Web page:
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Guest Blog: Steps to Improve your Project

Guest Blog: Steps to Improve your Project

Make Your Construction Project More Successful: Follow these Simple Steps

Often construction projects run into difficulties because basic issues are overlooked or forgotten.

The contractor’s project manager is often rushed off their feet, attending to the client, organising the project and solving problems. Business owners and managers have little time to spend on projects, and when they do get to the project, their visits are rushed. Yet by applying a few basic actions – which don’t add a lot of time or require much effort – you can improve your project and find your problems reduced.

Here are some simple actions which will add immeasurably to your project’s success without requiring much extra effort.

  1. Poor safety costs lives and money:

    • Lead by example; obey the safety rules and use the designated safety gear.

    • Never pass by an unsafe act without correcting it.

    • Ensure project inductions appropriately address the project risks.

  2. Poor quality costs time and money to rectify, and negatively impacts reputation:

    • While walking the site look with a keen eye to ensure work conforms. Don’t accept poor quality.

    • The project team must understand the quality requirements and that poor quality won’t be tolerated. The team also needs to understand the project specifications and the client’s requirements.

    • Check that completed work isn’t being damaged by follow on work.

  3. Subcontractors often play an important role in the project’s success:

    • Pay them on time and treat them fairly. They’ll be more likely to give your project the importance it deserves.

    • Address instructions in writing to their responsible person.

    • Inform subcontractors immediately when their quality isn’t satisfactory, they fall behind schedule or they aren’t working safely.

    • Have regular meetings with your subcontractor and ensure all issues are addressed.

  4. Develop your team – You depend on them:

    • Provide feedback – both positive and negative.

    • Use their strengths and support their weaknesses.

    • Send them on appropriate training courses.

  5. Pursue opportunities for further work for the company:

    • The best advertisement for a company is to deliver a quality project on time with the least inconvenience to the client, neighbours and the public.

    • Talk to the client, the client’s team (their engineers, project managers and architects), subcontractors and the local planning authorities to find out what new projects they are working on and how your company can get involved.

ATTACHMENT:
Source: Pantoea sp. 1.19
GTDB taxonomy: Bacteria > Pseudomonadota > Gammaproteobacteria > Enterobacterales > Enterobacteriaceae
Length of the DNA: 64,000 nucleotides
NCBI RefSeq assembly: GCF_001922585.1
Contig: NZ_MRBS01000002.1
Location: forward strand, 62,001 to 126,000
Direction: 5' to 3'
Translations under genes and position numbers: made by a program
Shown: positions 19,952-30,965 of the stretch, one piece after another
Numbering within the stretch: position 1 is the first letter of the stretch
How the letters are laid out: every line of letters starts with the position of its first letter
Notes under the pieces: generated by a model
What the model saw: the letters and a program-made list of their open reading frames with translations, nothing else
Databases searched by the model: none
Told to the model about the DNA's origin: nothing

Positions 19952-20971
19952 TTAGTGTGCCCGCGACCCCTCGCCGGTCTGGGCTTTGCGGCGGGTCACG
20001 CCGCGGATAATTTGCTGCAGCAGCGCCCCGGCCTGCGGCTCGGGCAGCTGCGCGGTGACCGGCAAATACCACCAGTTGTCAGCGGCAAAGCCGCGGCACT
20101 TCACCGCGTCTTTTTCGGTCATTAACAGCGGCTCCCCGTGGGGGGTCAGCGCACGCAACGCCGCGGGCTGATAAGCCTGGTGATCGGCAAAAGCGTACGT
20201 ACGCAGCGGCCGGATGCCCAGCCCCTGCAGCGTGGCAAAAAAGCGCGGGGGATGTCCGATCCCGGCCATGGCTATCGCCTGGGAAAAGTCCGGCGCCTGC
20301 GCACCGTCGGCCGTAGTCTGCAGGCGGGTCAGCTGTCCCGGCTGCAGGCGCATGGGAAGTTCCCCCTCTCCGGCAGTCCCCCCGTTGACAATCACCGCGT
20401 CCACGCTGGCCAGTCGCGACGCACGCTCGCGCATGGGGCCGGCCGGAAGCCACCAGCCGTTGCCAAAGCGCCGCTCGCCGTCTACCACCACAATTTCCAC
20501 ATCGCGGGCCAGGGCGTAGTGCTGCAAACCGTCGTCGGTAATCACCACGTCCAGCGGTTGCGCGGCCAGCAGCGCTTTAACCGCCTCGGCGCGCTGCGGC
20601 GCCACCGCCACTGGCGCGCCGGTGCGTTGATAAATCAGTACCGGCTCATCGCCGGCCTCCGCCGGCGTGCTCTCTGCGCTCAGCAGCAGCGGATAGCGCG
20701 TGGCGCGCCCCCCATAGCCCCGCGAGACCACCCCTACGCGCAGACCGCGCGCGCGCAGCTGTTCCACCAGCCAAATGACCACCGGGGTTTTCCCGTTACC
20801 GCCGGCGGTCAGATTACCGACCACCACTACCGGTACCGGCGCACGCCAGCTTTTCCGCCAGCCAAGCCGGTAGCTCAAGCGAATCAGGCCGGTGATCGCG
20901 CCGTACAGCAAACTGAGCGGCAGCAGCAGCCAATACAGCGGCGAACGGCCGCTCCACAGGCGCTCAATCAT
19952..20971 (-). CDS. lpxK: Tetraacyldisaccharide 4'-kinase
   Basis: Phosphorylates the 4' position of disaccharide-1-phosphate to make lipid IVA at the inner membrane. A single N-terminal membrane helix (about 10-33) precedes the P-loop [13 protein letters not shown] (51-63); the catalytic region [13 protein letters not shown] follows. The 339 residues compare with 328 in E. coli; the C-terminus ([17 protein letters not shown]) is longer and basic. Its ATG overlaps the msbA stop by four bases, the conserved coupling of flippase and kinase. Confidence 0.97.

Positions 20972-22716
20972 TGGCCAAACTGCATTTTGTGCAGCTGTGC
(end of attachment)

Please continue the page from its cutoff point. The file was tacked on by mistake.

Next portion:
• Have sufficient business cards and company brochures available to give to prospective clients.

  6. Seek ways to improve productivity – even small improvements can positively impact profits:

    • While walking the site check that people and equipment are utilised efficiently.

    • Always ask yourself if there’s a better solution or way of doing a task.

  7. Ensure that the company is paid for completed work:

    • All work must be claimed in valuations which must be submitted in accordance with the contract and within the time specified in the contract.

    • Follow up to ensure that the client pays the invoice.

  8. Develop yourself:

    • Look out for new and better methods of doing things.

    • Attend courses – especially those aimed at the softer skills such negotiation, delegation, communication and time management.

  9. Manage your time more effectively:

    • Learn to delegate.

    • Carry a notebook (paper or electronic) to make notes of tasks and questions.

    • Don’t be distracted by incoming emails – read them only when you have time to deal with them.

    • Ensure both you and the project has an ordered filing system.

    • The project must have effective and efficient management systems in place.

  10. If the project starts going wrong, take action:

    • Find the reason for the problem.

    • Develop a solution. Take decisive action. Make sure your team understands what needs to be done.

    • Ask for help if necessary. Consult an expert.

(Written by Paul Netscher the author of the acclaimed books ‘Successful Construction Project Management: The Practical Guide’ and ‘Building a Successful Construction Company: The Practical Guide’. Both books are available in paperback and e-book from Amazon and other retail outlets. This article is adapted from information included in these books. To read more visit www.pn-projectmanagement.com )
© 2015 This article is not to be reproduced for commercial purposes without written permission from the author.
 

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